“A Quiet Vendetta is highly recommended for readers interested in the psychological makeup and motivation behind the actions of both the hunter and his prey. The faint of heart who would prefer a straightforward whodunit mystery are better advised to choose the works of a less creative writer.”
After a call that begins innocuously: “Mr. Ray Hartmann? Welcome home to New Orleans, . . .” FBI Unit Chief Stanley Schaeffer informs said Mr. Hartmann that “You’re down here for the duration, my friend. We are the FBI, and we’re in charge. This isn’t just any girl who’s missing; it’s Catherine Duchane, daughter of the governor.” His tone leaves no room for rebuttal.
Yet all Ray can focus on are the faces of his own wife and child as Carol once again will have to explain to Jess why he did not make their meeting at Tompkins Square Park the following Saturday. This time he will lose them both for sure.
Thus the conflicting double-life experiences begin for Ray Hartmann, a minor bureaucrat in the New York District Attorney’s office, who has no idea of why Ernesto Perez, a career mafia hitman, has agreed to speak with him—and no one else. In exchange, Perez has agreed to disclose the location of the kidnapped daughter of the governor. But first Ray must listen to Perez’ detailed account of his past relationship with the Mafia—both in Miami and in Cuba, then later in New York
Why me? Ray wonders. Why did he pick me? I’ve never even heard of him!
A Quiet Vendetta is another gleaming example of author R. J. Ellory’s ability to intermingle multiple complex storylines of seemingly unrelated genres over long time periods, ending with a smooth and fittingly realistic integration of events.
In the present story, Ray Hartmann, an astute, empathetic detective known only to those in his immediate sphere of influence, one who is about to lose his family due to his inability to handle personal or job-related stress without the aid of alcohol, is pitted against the patient storytelling expertise of Ernesto Cabrera Perez, the killer who made his bones in the organization by murder, the first at age 15. Each subsequent killing moves him quietly up the ladder in his adoptive Mafia family without ever changing his status as an outsider.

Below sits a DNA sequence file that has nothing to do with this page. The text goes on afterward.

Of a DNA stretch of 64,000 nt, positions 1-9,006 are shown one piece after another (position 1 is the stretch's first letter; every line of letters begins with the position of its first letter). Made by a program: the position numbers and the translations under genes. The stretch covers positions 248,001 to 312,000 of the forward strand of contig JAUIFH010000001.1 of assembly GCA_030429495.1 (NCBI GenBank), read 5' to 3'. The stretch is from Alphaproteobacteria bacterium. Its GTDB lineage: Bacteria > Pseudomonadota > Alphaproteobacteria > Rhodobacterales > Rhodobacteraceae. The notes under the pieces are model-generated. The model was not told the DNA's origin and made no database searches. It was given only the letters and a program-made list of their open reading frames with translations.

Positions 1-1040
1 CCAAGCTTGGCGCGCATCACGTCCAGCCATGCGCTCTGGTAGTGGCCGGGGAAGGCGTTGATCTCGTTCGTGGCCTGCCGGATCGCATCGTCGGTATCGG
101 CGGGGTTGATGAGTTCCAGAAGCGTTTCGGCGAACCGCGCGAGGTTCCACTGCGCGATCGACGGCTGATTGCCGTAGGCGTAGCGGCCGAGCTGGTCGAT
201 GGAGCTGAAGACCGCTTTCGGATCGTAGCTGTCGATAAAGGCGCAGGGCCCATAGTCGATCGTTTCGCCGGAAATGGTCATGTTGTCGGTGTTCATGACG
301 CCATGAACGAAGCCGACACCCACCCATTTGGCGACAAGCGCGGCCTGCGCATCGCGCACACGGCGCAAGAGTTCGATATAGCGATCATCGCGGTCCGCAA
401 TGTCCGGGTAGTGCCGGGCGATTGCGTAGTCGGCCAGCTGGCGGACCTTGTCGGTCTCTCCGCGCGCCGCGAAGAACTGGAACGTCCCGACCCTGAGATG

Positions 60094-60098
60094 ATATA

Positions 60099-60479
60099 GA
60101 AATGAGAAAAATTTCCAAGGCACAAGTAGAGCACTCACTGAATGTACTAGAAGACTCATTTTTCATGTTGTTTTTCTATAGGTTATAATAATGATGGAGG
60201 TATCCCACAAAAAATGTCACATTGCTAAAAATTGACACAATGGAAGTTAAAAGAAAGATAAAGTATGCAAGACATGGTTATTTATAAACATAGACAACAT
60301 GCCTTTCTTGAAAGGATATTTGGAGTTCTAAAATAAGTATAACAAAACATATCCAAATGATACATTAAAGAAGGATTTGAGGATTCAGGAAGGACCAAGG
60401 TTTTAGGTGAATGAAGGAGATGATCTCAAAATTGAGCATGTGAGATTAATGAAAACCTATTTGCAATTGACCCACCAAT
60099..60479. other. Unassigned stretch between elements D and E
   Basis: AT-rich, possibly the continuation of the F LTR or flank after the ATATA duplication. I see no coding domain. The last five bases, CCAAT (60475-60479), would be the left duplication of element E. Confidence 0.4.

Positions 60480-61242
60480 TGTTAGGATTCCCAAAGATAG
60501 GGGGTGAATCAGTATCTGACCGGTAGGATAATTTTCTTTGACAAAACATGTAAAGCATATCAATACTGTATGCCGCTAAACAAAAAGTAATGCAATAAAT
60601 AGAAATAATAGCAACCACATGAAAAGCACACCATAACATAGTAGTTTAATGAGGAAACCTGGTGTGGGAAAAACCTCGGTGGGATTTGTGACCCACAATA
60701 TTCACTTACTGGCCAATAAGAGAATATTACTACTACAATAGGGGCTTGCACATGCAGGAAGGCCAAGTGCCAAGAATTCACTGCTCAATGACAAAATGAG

Through skilled use of flashbacks, the reader learns of the many murders attributed to Perez—including that of Jimmy Hoffa; we also learn of Perez’ involvement in the Kennedy brothers’ demise.
Skilled integration of facts, fiction, and a generous dose of name dropping allows the author to weave a believable story which one would be hard-pressed to disprove. Eventually the two men gain a modicum of respect for one another without compromising their own philosophical and moral stance. Perez controls the timeframe of the interaction, thus directly influencing the levels of Ray’s stress and frustration during the countdown of the “rule of fives”—which brings Catherine’s death one step closer as each point is ticked off.
Initially, A Quiet Vendetta starts off frustratingly slowly, manifesting itself as an ordinary crime story riddled with an overabundance of minutiae forged with descriptions befitting the finest of artistic masterpieces.
Over time these exacting finer points began to pull the countless settings and characters together in such a manner as to surely make even the most articulate of word-weavers proud. That said, keeping track of the many crime-family members and their adversaries on the side of law enforcement continues to be a bit of a challenging read for the most judicious of readers. The author ought to consider a one-page genealogical cheat sheet for us.
Yet once again, despite minor frustrations, R. J. Ellory proves himself a leader among the royalty of crime writers with this five-decade-long saga of Mafia history forming the framework for an exciting, well-constructed tale that ultimately becomes one of two men attempting to redeem themselves for their many individual sins against humanity.
A Quiet Vendetta is highly recommended for readers interested in the psychological makeup and motivation behind the actions of both the hunter and his prey. The faint of heart who would prefer a straightforward whodunit mystery are better advised to choose the works of a less creative writer.